Legislature Calls For Aug. 14-15 Sales Tax Holiday
Article Source: State House News Service
Author: Katie Lannan
Senate, House Adopt Resolution Thursday
State lawmakers on Thursday agreed to schedule this year’s sales tax holiday for the weekend of August 14 and 15.
A 2018 law that put the state’s minimum hourly wage on a gradual path to $15 and created the paid family and medical leave program also made the holiday, when the 6.25 percent sales tax is waived for many purchases, an annual fixture and tasked the Legislature with picking an exact date each August.
The House and Senate each adopted a resolution (S 2487) Thursday setting August 14 and 15 as this year’s dates.
“We invite all residents to go out and benefit from this opportunity as we incentivize investment in our businesses and continue the work of setting our economy on a path to post-pandemic recovery,” Senate President Karen Spilka and House Speaker Ronald Mariano said in a statement.
The law directs the Legislature to adopt the joint resolution “not later than June 15,” which was Tuesday, and says that if lawmakers fail to adopt the resolution, the revenue commissioner must designate a date by July 1. Last year, the Baker administration scheduled the weekend for August 29 and 30th.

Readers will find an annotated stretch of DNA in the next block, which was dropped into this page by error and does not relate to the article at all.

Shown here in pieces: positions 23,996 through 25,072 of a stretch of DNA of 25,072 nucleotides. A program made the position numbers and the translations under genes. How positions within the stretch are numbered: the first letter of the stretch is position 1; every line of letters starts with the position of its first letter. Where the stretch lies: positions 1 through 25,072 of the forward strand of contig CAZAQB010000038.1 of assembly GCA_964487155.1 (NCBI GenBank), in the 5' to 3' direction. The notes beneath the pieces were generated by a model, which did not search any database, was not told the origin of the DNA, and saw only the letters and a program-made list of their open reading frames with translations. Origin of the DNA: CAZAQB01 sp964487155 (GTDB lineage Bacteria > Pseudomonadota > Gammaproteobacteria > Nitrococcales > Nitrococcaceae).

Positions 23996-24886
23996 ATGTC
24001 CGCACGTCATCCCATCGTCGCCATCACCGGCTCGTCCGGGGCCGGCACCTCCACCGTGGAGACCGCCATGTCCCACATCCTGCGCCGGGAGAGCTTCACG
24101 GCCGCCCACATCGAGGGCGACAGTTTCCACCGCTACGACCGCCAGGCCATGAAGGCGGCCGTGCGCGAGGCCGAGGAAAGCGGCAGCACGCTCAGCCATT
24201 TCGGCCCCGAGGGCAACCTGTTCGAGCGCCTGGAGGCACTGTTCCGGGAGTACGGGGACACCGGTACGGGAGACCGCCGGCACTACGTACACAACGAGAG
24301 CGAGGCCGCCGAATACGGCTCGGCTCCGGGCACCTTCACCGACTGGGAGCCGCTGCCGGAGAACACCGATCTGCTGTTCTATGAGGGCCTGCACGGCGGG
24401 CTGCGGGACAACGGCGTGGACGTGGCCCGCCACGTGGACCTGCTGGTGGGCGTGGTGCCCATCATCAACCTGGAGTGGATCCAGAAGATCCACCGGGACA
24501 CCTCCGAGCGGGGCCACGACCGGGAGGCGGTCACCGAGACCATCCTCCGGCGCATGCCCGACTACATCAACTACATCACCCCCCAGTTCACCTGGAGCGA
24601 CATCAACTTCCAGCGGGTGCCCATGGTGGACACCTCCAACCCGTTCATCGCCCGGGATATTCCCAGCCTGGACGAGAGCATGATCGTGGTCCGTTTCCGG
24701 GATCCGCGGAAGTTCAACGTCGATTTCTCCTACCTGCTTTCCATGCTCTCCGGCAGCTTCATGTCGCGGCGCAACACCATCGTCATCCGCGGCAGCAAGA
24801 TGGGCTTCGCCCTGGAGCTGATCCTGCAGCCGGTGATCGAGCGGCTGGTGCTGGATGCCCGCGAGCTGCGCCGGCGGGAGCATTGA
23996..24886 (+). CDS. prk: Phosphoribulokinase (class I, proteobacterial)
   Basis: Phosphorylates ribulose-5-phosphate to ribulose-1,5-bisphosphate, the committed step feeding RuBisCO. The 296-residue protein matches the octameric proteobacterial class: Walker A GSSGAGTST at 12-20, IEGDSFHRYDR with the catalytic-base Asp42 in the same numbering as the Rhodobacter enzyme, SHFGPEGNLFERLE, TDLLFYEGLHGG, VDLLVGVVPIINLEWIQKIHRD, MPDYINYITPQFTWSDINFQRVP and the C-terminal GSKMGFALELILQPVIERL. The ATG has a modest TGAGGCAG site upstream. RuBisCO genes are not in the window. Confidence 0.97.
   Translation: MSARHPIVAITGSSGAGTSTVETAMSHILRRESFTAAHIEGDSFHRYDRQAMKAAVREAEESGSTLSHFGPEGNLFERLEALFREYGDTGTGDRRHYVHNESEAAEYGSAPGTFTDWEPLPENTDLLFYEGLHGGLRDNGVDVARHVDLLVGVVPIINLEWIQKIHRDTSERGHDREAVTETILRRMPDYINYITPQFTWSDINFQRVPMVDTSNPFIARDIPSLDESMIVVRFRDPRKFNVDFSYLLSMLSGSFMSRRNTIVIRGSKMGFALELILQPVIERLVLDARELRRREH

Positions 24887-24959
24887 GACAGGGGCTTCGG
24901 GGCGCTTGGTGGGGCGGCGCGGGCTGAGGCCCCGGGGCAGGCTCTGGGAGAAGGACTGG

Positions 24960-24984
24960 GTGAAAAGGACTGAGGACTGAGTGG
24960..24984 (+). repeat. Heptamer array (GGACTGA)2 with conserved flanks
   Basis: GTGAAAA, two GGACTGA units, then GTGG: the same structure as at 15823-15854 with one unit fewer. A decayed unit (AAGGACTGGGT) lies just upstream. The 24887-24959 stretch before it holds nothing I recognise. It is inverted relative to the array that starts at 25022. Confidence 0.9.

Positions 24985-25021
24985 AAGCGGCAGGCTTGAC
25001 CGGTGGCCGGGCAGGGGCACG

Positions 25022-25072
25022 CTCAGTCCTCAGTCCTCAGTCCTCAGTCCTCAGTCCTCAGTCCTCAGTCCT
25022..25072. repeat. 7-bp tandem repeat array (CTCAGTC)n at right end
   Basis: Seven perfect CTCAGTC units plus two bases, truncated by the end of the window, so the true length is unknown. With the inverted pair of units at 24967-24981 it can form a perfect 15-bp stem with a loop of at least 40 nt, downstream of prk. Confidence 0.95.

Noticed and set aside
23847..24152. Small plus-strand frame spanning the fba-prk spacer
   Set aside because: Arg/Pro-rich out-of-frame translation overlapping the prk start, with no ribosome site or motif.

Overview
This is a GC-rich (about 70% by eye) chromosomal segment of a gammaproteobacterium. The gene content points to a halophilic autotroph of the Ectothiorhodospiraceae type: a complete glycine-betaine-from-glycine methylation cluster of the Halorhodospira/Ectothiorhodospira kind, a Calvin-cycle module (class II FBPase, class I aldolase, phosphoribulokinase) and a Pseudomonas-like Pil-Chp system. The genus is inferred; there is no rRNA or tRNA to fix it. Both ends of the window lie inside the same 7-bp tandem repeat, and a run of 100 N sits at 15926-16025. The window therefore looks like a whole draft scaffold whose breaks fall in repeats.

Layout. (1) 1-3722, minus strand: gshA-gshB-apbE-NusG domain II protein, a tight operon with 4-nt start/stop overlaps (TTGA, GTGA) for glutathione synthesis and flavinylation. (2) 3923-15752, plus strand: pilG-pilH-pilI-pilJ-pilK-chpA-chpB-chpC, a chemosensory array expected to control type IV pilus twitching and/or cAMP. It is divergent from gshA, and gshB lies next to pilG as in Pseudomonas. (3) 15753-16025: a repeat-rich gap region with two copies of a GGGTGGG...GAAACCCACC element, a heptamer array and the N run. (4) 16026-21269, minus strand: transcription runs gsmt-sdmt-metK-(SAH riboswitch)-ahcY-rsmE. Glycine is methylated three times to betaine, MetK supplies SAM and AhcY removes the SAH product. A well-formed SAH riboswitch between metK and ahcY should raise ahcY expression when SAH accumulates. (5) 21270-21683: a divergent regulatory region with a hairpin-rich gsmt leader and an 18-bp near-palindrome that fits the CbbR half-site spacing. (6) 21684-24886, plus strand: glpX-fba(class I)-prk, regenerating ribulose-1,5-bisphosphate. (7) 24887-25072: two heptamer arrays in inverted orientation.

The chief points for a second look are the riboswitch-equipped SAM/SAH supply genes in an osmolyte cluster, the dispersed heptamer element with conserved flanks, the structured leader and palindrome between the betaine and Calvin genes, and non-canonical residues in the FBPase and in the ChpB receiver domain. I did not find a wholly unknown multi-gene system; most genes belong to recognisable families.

A Department of Revenue spokesperson did not immediately respond to an email asking if the department would go along with the Legislature’s chosen date or pursue something else in light of the missed deadline.
The holiday, in which the state agrees to forgo revenue that would otherwise be collected in a bid to spur buying at local businesses, allows shoppers to avoid paying taxes on most retail items that cost less than $2,500.
Through May, the state had collected $30.451 billion in tax revenue this year, an increase of 23 percent over the same 11 months of fiscal 2020 and $3.938 billion above the revenue department’s expectations.
Critics of sales tax holidays have knocked the idea as an annual gimmick that merely redistributes economic activity while forcing state government to give up millions of dollars in taxes it would otherwise collect. Supporters say the tax holiday enables consumers to pay less for purchases and gives businesses a jolt of activity in the middle of August.